People dealing with anxiety disorders often experience a feeling of being out of control and are unable to tolerate uncertainty. A growing pandemic without a vaccine (yet), which has jolted supply chains and the world economy, can certainly aggravate those symptoms.
To battle this overall growing panic around the threat of Coronavirus means that not only do we practise everything in our hands (especially washing them with soap at regular intervals) to protect ourselves and others from the virus, but we also must take care of our mental health.
From politics to business, to lifestyle, to even humour, COVID-19 has taken over every sphere of human life. Even our conversations with friends and family often hover around the virus and possible measures to keep it away.
To stop the panic from growing further, staying away from the 24-hour news cycle or social media websites for long periods can be helpful for people dealing with anxiety.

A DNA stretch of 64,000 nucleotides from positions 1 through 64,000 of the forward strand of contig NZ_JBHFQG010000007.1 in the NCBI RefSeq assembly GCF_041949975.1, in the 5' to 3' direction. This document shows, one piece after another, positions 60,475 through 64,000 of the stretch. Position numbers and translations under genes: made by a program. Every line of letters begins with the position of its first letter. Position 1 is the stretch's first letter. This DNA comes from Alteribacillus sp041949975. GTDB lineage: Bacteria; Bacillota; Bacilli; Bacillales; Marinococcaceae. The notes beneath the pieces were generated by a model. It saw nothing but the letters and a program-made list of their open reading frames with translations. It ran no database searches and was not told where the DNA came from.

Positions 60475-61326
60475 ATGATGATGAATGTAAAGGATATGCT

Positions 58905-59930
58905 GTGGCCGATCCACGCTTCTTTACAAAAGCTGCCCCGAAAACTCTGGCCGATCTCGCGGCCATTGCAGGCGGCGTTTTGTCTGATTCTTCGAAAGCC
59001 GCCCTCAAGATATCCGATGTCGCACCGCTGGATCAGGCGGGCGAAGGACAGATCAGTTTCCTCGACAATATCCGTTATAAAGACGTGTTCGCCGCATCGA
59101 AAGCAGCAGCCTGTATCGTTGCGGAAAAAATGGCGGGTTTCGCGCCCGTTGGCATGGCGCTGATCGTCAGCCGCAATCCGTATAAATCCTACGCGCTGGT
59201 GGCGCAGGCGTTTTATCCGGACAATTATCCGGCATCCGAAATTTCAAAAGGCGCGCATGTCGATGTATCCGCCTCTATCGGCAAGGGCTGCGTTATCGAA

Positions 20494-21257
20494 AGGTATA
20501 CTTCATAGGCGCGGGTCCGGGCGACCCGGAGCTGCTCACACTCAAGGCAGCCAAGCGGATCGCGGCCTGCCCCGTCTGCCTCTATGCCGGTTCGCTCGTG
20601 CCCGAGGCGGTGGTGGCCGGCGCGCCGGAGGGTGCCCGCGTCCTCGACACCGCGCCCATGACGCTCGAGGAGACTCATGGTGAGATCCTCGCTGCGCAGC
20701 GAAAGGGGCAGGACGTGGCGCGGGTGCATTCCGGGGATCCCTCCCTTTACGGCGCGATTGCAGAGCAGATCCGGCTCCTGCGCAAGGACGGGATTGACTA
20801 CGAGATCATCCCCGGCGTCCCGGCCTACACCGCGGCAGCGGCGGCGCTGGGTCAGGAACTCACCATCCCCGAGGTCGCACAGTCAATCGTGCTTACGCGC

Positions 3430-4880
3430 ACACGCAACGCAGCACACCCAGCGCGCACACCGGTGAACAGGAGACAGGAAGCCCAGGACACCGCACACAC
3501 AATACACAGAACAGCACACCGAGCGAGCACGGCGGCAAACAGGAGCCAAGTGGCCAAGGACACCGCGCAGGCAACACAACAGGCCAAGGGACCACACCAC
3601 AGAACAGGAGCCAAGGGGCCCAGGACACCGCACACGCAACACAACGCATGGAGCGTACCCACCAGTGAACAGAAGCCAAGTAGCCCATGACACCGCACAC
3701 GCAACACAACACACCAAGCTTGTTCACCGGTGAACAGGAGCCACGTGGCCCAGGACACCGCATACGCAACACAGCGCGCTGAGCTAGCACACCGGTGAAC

Deciding on a specific time to check the news can keep you informed while not bombarding you with information which doesn't necessarily make you feel better.
Fake news and misinformation can be funny on the surface, but they can be fatal to scores of people. So the source from where you learn about the necessary steps to battle the new Coronavirus is extremely necessary. The WHO, the union health ministry, and Centers for Disease Control and Prevention (CDC) can be relied upon for credible information and myth-busting.
The health ministry has launched a 24x7 helpline to deal with your queries and reports. You can reach them on 1075 or +91-11-23978046. You can also reach them via email on email@example.com.